Reviews current literature regarding the Affordable Care Act and its accompanying Health Profession Opportunity Grant (HPOG) and examines whether low-skilled workers can be trained for the potential high demand of entry-level healthcare jobs.

“The HPOG [Health Profession Occupation Grant] program awarded five-year grants to 32 grantees to expand available resources to economically disadvantaged groups to enter the healthcare workforce” (p.4-5). “This paper reviews the literature on the policy context of the HPOG program and the challenges and opportunities related to developing healthcare occupational training and support programs. It discusses the structure of the healthcare industry and trends in healthcare employment, implications of ACA for entry-level employment in healthcare, and resulting challenges and opportunities for training programs” (p.i). Focusing mainly on entry-level healthcare and related social services occupations that the majority of HPOG grantees target, the paper “summarizes important contextual information regarding the ACA and on health occupations and jobs; discusses the complexity of healthcare occupations credentialing requirements; provides insight into the structure of current and future employment opportunities; and summarizes key challenges and opportunities regarding developing and retaining a sufficient and high-quality healthcare workforce” (p.3). (Abstractor: Author and Website Staff)

Full publication title: Literature Review: Healthcare Occupational Training and Support Programs under the ACA—Background and Implications for Evaluating HPOG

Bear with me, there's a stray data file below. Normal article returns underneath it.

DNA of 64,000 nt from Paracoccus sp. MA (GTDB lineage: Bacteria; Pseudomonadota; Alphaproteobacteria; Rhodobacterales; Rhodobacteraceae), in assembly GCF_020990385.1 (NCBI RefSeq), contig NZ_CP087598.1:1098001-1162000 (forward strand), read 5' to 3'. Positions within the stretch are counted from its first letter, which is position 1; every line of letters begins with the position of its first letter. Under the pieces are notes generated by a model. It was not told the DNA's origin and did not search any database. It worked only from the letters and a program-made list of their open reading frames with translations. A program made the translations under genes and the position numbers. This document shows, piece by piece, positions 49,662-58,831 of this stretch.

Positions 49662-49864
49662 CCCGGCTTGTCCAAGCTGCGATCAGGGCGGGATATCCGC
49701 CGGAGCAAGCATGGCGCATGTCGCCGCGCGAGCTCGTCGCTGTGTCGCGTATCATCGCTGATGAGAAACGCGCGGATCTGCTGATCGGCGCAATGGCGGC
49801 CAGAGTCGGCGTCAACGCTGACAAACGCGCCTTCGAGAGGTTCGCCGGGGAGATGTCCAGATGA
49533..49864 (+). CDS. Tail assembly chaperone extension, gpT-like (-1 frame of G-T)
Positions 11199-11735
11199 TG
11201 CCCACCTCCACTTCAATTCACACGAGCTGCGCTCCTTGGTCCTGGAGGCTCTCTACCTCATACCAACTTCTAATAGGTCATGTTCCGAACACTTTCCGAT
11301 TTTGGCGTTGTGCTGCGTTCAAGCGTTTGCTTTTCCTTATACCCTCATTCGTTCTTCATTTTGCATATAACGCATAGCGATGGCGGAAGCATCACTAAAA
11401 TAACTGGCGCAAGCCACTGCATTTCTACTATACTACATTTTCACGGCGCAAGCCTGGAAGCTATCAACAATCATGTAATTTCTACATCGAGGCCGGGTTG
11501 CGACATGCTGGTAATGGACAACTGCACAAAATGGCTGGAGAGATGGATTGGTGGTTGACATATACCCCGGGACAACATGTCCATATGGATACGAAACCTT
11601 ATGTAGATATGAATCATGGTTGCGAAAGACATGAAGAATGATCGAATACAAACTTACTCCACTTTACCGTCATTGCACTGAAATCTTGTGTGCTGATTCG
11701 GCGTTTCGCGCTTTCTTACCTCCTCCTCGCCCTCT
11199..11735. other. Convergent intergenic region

Major Findings & Recommendations

Implications of ACA coverage expansion for healthcare workforce training programs include the following: • “Making healthcare services more available to [an] additional number of covered patients and better coverage even for previously insured people will increase the demand for care and place increased burden on the currently stressed healthcare system” (p.17). • The new structures for the delivery of healthcare services facilitated by the ACA will require physicians, nurses, and healthcare support workers to work in a more integrated environment. (p.17) • “The ACA’s drive to increase coverage suggests the related need to expand and advance the healthcare workforce, for the which the ACA provides funds through the Prevention and Public Health Fund” (p.17). • “Investing in healthcare workforce training and development is critical to meeting efficiency and quality standards” (p.18). • “To expand effectively the pool of trained healthcare workers, training programs may have to systemically incorporate supports for student who may not otherwise succeed” (p.18). Implications for HPOG include the following: • “HPOG grantee programs, and all training programs focusing on healthcare employment opportunities, need to be aware of the specific healthcare labor market context in their area when developing and refining their programs. In particular, choices on occupational training opportunities should take into account differences in projected demand across areas and occupations, as well as varying licensing and certification requirements for each occupation” (p.19). • “Increased projected demand for labor as a result of ACA implementation and existing and projected labor shortages in many healthcare occupations seem likely to improve many HPOG participants’ chances in finding healthcare jobs” (p.19). • “The HPOG program and ACF’s multi-pronged evaluation strategy to assess the success of the program provide the opportunity to significantly contribute to the literature regarding innovative approaches to address the vast supply side needs of the healthcare workforce” (p.19). (Abstractor: Author and Website Staff)